Voters reject Prop. 211

California's landmark shareholder lawsuit initiative is defeated by an overwhelming margin.

Dawn Kawamoto Former Staff writer, CNET News
Dawn Kawamoto covered enterprise security and financial news relating to technology for CNET News.
Dawn Kawamoto
5 min read
President Clinton is in. California's Proposition 211 is out.

Wall Street reacted with a yawn, while Intel (INTC) is now sharing its fourth-quarter forecasts.

California's landmark shareholder lawsuit initiative was trounced at the polls, surpassing predictions of its demise made only days ago.

"The market had already discounted the status quo with Clinton remaining in office and the Republicans holding onto both houses in Congress. No one thought Prop. 211 had a chance of winning," said Bruce Lupatkin, director of research for Hambrecht & Quist.

He noted that the market had been down a few weeks ago as investors were concerned that the Democrats were gaining ground in Congressional elections. The concern was that Democrats would take control of Congress and raise interest rates, making it more expensive for companies to access funds to expand, Lupatkin said.

But in the past few days the market has ticked up in anticipation of fewer changes in the political landscape. Tom Thornhill, technology stocks director for Montgomery Securities, noted that Nasdaq, a market that is largely comprised of high-tech firms, and the Philadelphia Semiconductor Index, or SOX, were up slightly this morning.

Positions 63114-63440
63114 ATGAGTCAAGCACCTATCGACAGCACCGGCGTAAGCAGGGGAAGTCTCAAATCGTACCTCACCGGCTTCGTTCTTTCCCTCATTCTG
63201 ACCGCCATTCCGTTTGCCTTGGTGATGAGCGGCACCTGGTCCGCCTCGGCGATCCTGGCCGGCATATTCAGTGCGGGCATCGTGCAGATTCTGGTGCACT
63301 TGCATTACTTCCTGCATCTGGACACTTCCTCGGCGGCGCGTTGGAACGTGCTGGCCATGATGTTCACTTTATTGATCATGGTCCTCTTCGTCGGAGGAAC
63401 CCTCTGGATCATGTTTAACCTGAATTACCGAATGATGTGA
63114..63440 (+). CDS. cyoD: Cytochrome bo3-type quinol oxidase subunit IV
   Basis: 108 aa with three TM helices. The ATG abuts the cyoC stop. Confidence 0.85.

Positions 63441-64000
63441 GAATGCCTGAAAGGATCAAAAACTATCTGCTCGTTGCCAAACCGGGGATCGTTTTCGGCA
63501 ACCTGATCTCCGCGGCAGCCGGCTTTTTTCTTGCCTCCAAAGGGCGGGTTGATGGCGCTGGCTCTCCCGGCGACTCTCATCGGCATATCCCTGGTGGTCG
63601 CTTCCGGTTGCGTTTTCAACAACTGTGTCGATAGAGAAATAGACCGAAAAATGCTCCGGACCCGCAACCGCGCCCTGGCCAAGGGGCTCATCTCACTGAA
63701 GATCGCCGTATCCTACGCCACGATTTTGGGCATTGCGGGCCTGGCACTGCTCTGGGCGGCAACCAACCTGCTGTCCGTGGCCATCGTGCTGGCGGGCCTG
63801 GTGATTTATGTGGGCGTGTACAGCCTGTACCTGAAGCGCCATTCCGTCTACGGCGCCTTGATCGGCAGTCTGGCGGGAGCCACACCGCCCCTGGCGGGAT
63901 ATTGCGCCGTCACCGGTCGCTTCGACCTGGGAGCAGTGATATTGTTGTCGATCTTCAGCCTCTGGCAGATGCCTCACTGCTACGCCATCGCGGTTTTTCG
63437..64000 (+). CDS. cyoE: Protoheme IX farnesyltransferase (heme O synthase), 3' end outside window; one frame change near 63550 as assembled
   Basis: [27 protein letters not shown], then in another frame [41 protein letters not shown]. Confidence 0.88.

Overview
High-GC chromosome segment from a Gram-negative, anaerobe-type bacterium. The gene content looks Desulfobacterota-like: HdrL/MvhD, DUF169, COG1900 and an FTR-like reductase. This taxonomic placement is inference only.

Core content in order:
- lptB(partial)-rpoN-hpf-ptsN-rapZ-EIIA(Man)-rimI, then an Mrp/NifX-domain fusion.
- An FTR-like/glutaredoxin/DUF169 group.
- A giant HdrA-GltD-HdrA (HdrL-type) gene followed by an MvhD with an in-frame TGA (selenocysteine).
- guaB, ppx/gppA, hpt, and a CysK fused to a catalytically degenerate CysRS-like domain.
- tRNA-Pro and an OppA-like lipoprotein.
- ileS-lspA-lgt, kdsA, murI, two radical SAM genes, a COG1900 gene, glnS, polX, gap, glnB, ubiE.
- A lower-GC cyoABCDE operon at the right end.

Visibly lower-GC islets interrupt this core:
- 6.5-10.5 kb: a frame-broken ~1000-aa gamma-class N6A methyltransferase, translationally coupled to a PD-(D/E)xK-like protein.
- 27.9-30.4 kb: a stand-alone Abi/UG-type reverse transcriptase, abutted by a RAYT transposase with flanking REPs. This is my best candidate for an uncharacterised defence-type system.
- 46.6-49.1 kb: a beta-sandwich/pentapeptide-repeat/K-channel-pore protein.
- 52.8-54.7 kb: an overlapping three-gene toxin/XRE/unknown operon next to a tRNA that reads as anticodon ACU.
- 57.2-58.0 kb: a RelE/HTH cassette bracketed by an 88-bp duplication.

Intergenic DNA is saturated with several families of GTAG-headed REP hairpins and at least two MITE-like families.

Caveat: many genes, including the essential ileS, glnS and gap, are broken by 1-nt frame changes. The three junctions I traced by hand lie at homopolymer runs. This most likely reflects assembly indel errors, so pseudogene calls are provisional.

"There is one view that with a Democrat in office and a Republican house, there'd be gridlock, and that means less gets done and [there's] less government interference," he joked.

Thornhill added that Federal Reserve chairman Alan Greenspan has more influence on the market with his decisions on interest rates than the election itself.

Meanwhile, Prop. 211, a measure that would have relaxed restrictions on shareholder lawsuits, failed to pass by an overwhelming ratio of about 75 percent opposed and 25 percent in favor. Many Silicon Valley companies were concerned they would be slapped with frivolous lawsuits if the measure was approved.